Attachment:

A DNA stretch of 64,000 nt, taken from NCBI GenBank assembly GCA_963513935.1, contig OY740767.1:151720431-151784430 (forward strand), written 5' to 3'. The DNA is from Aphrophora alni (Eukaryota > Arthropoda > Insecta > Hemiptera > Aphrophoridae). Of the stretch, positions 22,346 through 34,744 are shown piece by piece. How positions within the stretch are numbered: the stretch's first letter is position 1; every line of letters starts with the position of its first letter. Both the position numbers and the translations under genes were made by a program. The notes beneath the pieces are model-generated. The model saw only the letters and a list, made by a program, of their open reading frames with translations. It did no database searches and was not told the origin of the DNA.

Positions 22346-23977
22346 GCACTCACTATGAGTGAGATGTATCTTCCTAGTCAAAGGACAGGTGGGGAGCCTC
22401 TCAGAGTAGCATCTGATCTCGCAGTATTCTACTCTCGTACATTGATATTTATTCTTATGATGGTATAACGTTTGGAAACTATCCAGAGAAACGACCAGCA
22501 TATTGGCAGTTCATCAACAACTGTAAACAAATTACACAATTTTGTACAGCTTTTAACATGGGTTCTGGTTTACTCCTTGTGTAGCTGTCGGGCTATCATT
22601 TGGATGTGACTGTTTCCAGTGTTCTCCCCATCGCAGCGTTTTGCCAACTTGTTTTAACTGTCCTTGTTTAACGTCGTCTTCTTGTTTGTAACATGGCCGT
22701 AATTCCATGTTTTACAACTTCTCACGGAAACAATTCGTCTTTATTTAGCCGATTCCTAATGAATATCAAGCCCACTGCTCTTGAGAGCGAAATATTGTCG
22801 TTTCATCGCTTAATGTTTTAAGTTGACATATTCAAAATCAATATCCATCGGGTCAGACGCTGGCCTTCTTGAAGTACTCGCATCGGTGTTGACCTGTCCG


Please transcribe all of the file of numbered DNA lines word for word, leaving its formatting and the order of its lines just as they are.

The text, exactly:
A DNA stretch of 64,000 nt, taken from NCBI GenBank assembly GCA_963513935.1, contig OY740767.1:151720431-151784430 (forward strand), written 5' to 3'. The DNA is from Aphrophora alni (Eukaryota > Arthropoda > Insecta > Hemiptera > Aphrophoridae). Of the stretch, positions 22,346 through 34,744 are shown piece by piece. How positions within the stretch are numbered: the stretch's first letter is position 1; every line of letters starts with the position of its first letter. Both the position numbers and the translations under genes were made by a program. The notes beneath the pieces are model-generated. The model saw only the letters and a list, made by a program, of their open reading frames with translations. It did no database searches and was not told the origin of the DNA.

Positions 22346-23977
22346 GCACTCACTATGAGTGAGATGTATCTTCCTAGTCAAAGGACAGGTGGGGAGCCTC
22401 TCAGAGTAGCATCTGATCTCGCAGTATTCTACTCTCGTACATTGATATTTATTCTTATGATGGTATAACGTTTGGAAACTATCCAGAGAAACGACCAGCA
22501 TATTGGCAGTTCATCAACAACTGTAAACAAATTACACAATTTTGTACAGCTTTTAACATGGGTTCTGGTTTACTCCTTGTGTAGCTGTCGGGCTATCATT
22601 TGGATGTGACTGTTTCCAGTGTTCTCCCCATCGCAGCGTTTTGCCAACTTGTTTTAACTGTCCTTGTTTAACGTCGTCTTCTTGTTTGTAACATGGCCGT
22701 AATTCCATGTTTTACAACTTCTCACGGAAACAATTCGTCTTTATTTAGCCGATTCCTAATGAATATCAAGCCCACTGCTCTTGAGAGCGAAATATTGTCG
22801 TTTCATCGCTTAATGTTTTAAGTTGACATATTCAAAATCAATATCCATCGGGTCAGACGCTGGCCTTCTTGAAGTACTCGCATCGGTGTTGACCTGTCCG